– Tokenized attributes
• ID, IDREF, ENTITY and NMTOKEN
– Enumerated attributes
• Most restrictive, limited to a set of possible values • The general form of an enumerated type is: attribute (value1 | value2 | value3 | …) • For example, the following declaration: <!ATTLIST Customer CustType (home | business )> • restricts CustType to either “home” or “business”
<?xml version = "1.0"?>
This figure shows the seven attribute tokens
2 3 4 5 6 7 8 9 10 11 12 13 ]> 14 15 <bookstore> 16 17 18 19 <shipping shipID = "s1"> <duration>2 to 4 days</duration> </shipping> <!DOCTYPE bookstore [ <!ELEMENT bookstore ( shipping+, book+ )> <!ELEMENT shipping ( duration )> <!ATTLIST shipping shipID ID #REQUIRED> <!ELEMENT book ( #PCDATA )> <!ATTLIST book shippedBy IDREF #IMPLIED> <!ELEMENT duration ( #PCDATA )>
Attribute shippedBy points to shipping element by matching shipID attribute Each shipping element has a unique identifier (shipID)
<!-- Fig. 6.8: IDExample.xml
<!-- Example for ID and IDREF values of attributes -->
20 21 22 23 24 25 26 27 28 29 30 31 32 33 34
<shipping shipID = "s2"> <duration>1 day</duration> </shipping>
Declare book elements with attribute shippedBy
<book shippedBy = "s2"> Java How to Program 3rd edition. </book>
<book shippedBy = "s2"> C How to Program 3rd edition. </book>
• The attribute must appear in element • Document is not valid if attribute is missing
• The attribute is optional.
<book shippedBy = "s1"> C++ How to Program 3rd edition. </book>
• The attribute is optional but if one is specified, it must match the default.
Entities are storage units for a document’s content. The most fundamental entity is the XML document itself and is known as the document entity. Entities can also refer to:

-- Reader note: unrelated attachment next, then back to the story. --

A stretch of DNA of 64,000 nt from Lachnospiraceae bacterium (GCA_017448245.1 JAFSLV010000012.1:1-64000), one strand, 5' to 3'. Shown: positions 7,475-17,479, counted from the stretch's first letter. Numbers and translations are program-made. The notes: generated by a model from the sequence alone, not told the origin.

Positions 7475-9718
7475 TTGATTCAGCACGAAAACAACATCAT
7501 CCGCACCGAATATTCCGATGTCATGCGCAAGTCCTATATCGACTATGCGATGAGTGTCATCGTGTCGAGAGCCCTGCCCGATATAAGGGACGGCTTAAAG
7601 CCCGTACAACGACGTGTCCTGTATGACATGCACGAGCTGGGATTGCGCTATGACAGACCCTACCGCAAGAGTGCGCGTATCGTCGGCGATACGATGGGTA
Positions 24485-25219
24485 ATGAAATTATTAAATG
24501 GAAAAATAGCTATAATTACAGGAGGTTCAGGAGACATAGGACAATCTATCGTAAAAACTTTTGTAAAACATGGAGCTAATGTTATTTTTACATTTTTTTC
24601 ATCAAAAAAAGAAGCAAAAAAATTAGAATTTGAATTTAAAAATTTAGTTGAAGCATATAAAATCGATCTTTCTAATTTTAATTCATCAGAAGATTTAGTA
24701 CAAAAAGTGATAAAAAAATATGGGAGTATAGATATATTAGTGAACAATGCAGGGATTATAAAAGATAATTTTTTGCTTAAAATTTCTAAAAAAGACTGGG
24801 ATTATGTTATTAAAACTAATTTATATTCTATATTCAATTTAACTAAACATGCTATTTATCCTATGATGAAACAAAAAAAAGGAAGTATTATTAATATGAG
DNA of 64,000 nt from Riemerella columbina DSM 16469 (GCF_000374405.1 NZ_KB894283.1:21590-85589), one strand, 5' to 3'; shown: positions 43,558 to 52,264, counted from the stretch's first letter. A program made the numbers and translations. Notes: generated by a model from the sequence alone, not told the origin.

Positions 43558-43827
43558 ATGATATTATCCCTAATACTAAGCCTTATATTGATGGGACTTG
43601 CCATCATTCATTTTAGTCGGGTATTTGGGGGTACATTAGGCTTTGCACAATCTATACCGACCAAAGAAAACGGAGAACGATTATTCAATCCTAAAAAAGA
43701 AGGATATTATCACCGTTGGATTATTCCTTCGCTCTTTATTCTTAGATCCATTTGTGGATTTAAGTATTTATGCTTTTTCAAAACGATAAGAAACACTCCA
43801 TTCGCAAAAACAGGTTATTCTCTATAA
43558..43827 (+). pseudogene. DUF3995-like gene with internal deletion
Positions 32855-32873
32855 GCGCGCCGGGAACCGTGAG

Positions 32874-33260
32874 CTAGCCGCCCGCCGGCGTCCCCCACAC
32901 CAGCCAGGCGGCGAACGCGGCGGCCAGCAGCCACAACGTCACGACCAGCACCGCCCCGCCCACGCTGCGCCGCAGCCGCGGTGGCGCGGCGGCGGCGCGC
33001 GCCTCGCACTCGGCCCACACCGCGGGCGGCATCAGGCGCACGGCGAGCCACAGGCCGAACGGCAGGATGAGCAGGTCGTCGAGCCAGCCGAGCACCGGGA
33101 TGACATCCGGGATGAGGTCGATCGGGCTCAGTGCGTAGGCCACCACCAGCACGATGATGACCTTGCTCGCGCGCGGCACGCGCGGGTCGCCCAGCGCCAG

– – – – a text string a DTD an element or attribute declaration an external file containing character or binary data
Entities can be declared in a DTD. How to declare an entity depends on how it is classified. There are three factors involved in classifying entities:
– The content of the entity – How the entity is constructed – Where the definition of the entity is located.
Working with Entities
This figure shows the three entity classifications
General Parsed Entities
General entities are declared in the DTD of a document. The syntax is:
<!ENTITY entity “value”>
General External Entities
General entities can refer to values located in external files. The syntax is:
<!ENTITY entity SYSTEM “URL”>
Where entity is the name assigned to the entity and value is the general entity’s value. For example, an entity named “Pixal” can be created to store a company's official name:
<!ENTITY Pixal “Pixal Digital Products”>
For example, in the declaration:
<!ENTITY headlines SYSTEM http://www.newsflash.com/stories.xml>
After an entity is declared, it can be referenced anywhere within the document.
<Title>This is the home page of &Pixal;</Title>
This is interpreted as
<Title>This is the home page of Pixal Digital Products</Title>
An entity named “headlines” gets its value from the document stories.xml, located at http://www.newsflash.com/stories.xml
Parameter entities are used to store the content of a DTD. For internal parameter entities, the syntax is: <!ENTITY % entity “value”> where entity is the name of the parameter entity and value is a text string of the entity’s value. For external parameter entities, the syntax is: <!ENTITY % entity SYSTEM “URL”> where URL is the name assigned to the parameter entity.
Parameter entity references can only be placed where a declaration would normally occur, such as an internal or external DTD. Parameter entities used with an internal DTD do not offer any time or effort savings. However, an external parameter entity can allow XML to use more than one DTD per document by combining declarations from multiple DTDs.
Using Parameter Entities to Combine Multiple DTDs
Go to the DTD section of w3schools for some examples of DTDs:
Carey: Tutorial 3 – Creating a valid XML Document
This action might not be possible to undo. Are you sure you want to continue?
We've moved you to where you read on your other device.
Get the full title to continue reading from where you left off, or restart the preview.